Unfortunately, this situation changes dramatically when one attempts to tailor applications to achieve high performance. Without extensive tuning, data-intensive scientific applications typically achieve less than 10% efficiency on large-scale microprocessor-based parallel systems. Both the scarcity and scale of leadership-class systems make code efficiency an important concern. Boosting efficiency typically requires enormous effort by application developers. Tuning applications requires explicitly managing all aspects of the hardware—processor functional units, memory hierarchy, communication, and input/output (I/O)—with great care. Today, such restructuring is primarily the responsibility of application developers. For this reason, programming modern high-end computer systems is an enormous productivity sink. Furthermore, tailoring applications for high performance on a particular system leads to code that is hard to understand, verify, and maintain.
A final challenge is that of moving parallel applications to new high-end computing platforms. The experience of developers at the national laboratories is that retuning an application for new processor architectures, or even for new models of a given architecture, can require amounts of effort that equal or exceed the effort to develop the application initially. Compounding this problem is the arrival of hybrid supercomputing systems, such the Los Alamos National Laboratory (LANL) Roadrunner with both Opteron and Cell processors ("Science-Based Prediction at LANL," SciDAC Review, Summer 2007, p33). On hybrid systems, applications must be partitioned and matched to the strengths of different processors to achieve the highest level of performance. If such systems are to be usable by a broad range of scientific users, we must provide automated strategies for mapping applications onto them.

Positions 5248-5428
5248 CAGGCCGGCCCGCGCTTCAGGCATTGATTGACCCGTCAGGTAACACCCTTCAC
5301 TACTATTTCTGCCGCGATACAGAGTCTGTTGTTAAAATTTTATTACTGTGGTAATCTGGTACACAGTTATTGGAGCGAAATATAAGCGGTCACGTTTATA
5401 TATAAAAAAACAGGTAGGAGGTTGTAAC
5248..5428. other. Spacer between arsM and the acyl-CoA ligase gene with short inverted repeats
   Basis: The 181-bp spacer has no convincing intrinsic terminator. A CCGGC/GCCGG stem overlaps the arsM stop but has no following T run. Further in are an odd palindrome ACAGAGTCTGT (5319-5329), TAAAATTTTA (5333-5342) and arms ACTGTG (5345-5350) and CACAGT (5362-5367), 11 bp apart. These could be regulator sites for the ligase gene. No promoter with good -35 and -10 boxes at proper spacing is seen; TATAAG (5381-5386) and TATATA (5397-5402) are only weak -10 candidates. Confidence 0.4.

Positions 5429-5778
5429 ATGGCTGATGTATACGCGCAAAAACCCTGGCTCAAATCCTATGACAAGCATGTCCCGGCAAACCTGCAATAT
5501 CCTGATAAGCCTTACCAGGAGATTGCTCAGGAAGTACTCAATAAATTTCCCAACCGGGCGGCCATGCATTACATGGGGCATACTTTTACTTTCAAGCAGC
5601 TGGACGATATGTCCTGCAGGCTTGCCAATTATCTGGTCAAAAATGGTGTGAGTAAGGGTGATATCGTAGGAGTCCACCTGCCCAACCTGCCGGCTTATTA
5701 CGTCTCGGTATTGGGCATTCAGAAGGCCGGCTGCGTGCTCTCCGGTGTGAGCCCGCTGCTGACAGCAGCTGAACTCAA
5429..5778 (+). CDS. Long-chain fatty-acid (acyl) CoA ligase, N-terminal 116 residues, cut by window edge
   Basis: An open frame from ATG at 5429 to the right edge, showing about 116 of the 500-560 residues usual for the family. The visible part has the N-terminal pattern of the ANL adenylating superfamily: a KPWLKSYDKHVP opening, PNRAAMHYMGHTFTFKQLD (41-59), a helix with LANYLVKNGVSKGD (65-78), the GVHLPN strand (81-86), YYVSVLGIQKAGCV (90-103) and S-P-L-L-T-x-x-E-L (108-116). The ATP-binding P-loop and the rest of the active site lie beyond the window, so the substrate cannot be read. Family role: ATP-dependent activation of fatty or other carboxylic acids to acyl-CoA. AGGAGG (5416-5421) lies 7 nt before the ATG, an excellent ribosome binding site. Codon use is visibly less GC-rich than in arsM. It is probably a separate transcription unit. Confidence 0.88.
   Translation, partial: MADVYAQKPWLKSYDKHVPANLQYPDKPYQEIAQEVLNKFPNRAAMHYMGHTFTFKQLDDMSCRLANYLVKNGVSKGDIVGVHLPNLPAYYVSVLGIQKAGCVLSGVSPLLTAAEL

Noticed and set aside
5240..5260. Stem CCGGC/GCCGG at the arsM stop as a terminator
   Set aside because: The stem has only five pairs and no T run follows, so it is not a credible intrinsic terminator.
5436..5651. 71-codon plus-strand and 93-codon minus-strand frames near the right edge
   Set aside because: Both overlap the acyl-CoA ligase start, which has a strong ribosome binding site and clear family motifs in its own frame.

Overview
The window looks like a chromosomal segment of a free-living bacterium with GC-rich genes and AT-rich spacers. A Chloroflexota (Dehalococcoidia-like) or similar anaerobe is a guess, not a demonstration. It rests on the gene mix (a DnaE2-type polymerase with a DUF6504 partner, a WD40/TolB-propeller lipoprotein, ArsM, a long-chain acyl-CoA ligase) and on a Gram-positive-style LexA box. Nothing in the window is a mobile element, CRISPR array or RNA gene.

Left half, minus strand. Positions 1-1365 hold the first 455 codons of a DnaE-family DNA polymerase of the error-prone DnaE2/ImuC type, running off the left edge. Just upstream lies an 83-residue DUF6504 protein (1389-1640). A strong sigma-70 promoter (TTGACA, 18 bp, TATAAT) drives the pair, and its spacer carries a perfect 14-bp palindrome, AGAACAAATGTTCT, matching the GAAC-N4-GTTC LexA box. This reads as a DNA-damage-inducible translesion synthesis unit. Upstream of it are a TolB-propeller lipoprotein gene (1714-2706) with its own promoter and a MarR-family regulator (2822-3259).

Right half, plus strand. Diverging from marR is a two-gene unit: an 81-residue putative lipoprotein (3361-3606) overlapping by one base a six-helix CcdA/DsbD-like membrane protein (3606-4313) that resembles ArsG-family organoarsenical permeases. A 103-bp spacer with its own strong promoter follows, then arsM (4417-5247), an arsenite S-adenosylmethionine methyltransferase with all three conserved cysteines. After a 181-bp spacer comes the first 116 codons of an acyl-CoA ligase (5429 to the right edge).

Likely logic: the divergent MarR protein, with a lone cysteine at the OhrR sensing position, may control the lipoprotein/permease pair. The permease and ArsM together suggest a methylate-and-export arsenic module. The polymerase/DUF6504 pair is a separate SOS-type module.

Scalable Application Development Software
To increase the productivity of application developers for high-end systems, computational scientists need software tools that help automate, in full or in part, the process of scaling applications in three different dimensions: